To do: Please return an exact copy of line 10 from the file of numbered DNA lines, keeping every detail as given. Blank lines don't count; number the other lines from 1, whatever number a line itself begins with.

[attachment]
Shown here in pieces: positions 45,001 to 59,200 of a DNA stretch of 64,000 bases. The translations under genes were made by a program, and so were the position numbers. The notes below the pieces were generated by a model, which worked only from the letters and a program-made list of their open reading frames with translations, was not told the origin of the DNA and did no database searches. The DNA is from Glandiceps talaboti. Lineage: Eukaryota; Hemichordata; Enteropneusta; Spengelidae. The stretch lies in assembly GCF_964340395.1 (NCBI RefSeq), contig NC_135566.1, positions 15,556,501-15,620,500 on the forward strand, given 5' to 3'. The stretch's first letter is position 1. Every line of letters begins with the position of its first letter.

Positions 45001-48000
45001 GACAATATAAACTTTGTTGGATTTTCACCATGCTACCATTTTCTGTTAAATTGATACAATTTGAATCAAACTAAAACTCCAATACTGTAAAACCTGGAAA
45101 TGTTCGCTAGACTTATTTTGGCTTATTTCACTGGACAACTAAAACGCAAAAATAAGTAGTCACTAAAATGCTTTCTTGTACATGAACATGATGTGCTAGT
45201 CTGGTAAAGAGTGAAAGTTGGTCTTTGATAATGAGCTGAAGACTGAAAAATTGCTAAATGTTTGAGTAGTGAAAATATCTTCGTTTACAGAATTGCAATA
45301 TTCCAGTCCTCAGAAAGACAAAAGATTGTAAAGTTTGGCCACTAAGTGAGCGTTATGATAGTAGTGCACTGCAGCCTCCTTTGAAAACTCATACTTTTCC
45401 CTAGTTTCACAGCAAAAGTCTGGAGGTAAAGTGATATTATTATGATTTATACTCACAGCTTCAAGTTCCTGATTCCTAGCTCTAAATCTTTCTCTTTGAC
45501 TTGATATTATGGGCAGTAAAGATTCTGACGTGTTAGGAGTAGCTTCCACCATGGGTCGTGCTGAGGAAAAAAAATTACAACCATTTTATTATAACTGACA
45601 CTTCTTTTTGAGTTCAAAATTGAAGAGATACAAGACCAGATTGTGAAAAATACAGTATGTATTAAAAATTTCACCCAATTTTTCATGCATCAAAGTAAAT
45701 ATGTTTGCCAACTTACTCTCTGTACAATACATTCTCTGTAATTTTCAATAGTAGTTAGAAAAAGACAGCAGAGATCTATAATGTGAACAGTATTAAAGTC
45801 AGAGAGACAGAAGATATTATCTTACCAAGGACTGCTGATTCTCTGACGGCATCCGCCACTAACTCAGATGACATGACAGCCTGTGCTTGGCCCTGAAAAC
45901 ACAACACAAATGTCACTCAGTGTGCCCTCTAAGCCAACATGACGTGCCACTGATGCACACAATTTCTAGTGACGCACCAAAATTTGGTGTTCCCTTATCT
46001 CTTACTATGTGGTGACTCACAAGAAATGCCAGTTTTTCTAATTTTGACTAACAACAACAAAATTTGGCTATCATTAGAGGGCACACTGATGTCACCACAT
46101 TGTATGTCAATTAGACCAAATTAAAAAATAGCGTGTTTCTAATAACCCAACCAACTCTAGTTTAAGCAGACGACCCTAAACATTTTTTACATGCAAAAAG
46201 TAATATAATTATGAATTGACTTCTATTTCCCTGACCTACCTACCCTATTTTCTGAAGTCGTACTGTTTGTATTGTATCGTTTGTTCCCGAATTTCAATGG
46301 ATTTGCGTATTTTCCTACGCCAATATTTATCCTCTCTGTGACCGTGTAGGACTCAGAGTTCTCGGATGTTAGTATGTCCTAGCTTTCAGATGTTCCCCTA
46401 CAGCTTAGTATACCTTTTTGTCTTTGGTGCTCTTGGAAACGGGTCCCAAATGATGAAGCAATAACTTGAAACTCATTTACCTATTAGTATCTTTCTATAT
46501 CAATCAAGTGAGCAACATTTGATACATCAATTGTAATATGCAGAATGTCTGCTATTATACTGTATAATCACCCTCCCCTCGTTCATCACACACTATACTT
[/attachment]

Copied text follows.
45701 ATGTTTGCCAACTTACTCTCTGTACAATACATTCTCTGTAATTTTCAATAGTAGTTAGAAAAAGACAGCAGAGATCTATAATGTGAACAGTATTAAAGTC